In addition to traditional texts and journal articles, students will be exposed to primary public policy sources including statutes, executive orders, presidential directives, and national strategies related to U.S. intelligence.  Intelligence and national security debates (that are certain to be) underway during the seminar will be discussed in class.  Students will also be required to select, actively monitor, and provide periodic updates on a national security challenge that is under active public debate during the semester.  Seminar participants will have the opportunity to engage current and former senior intelligence officials who visit Austin in connection with Intelligence Studies Project events    

 

Texts/Readings:

Mark M. Lowenthal, Intelligence: from Secrets to Policy, 4th ed. (2008)

 

Christopher Andrew, For the President’s Eyes Only: Secret Intelligence and the American Presidency from Washington to Bush (1995)

                                        

John Prados, Safe for Democracy: the Secret Wars of the CIA (2006)

 

Michael Sulick, American Spies – Espionage against the United States from the Cold War to the Present (2013)

 

James M. Olsen, Fair Play - The Moral Dilemmas of Spying (2006)

 

Michael Allen, Blinking Red - Crisis and Compromise in American Intelligence after 9/11 (2013)

 

The 9/11 Commission Report (2004) and The Commission on the Intelligence Capabilities of the United States Regarding Weapons of Mass Destruction, Report to the President of the United States (2005).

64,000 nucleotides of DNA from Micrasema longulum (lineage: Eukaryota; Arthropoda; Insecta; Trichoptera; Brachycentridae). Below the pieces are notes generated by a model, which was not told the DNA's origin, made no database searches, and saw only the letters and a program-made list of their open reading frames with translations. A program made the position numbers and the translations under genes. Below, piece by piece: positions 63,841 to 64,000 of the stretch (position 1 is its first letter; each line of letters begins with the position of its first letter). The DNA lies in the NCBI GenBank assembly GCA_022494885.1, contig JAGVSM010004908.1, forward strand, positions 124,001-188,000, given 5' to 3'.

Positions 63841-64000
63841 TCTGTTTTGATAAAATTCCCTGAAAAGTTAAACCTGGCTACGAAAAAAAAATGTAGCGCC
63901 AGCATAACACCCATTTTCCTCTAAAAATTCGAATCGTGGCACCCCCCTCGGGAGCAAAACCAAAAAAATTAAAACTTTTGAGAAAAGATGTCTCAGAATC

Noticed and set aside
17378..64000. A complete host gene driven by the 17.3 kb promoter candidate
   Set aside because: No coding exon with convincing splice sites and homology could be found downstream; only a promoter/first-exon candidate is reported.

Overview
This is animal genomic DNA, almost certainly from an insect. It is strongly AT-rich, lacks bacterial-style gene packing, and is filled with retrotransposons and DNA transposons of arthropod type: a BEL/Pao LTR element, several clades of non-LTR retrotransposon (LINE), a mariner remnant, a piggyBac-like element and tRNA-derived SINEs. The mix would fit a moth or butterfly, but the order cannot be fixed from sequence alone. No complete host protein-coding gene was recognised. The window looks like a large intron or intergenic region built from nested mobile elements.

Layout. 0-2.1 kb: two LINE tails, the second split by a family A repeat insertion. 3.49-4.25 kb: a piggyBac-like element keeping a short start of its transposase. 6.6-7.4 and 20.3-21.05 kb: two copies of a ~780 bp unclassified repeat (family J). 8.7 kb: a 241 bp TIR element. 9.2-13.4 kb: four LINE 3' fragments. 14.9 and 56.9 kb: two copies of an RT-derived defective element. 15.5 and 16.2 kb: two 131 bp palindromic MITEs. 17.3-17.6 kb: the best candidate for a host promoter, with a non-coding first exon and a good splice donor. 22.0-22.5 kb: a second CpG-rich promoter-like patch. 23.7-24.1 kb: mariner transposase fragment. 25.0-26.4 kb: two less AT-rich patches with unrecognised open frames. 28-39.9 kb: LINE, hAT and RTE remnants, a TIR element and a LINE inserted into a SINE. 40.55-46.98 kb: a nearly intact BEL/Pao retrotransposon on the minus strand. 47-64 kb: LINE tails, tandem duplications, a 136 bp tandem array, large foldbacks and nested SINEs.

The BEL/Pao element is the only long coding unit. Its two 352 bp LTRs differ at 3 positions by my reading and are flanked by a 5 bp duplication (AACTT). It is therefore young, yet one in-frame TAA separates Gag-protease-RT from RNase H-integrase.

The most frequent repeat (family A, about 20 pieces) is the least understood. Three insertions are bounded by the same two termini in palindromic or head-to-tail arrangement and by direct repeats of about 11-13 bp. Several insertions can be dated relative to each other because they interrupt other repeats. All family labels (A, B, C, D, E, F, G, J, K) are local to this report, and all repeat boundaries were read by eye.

Assignments:

Weekly comment on reading(s)                                                          20%

Written/oral issue briefings (3-4)                                                        20%

Informed class participation                                                               20%

Research paper (12-15 pages)                                                                        40%    

 

Biography:

Stephen Slick is the Director of UT-Austin’s Intelligence Studies Project and a Clinical Professor at the LBJ School of Public Affairs.  Before moving to Austin, he served 28 years in CIA's clandestine service including five assignments abroad.  Between 2005 and 2009, he was a special assistant to the president and the Senior Director for Intelligence Programs and Reform on the staff of the National Security Council.  He received a B.A. from the Pennsylvania State University, J.D. from the UCLA School of Law, and Master in Public Policy from Princeton University's Woodrow Wilson School of Public and International Affairs.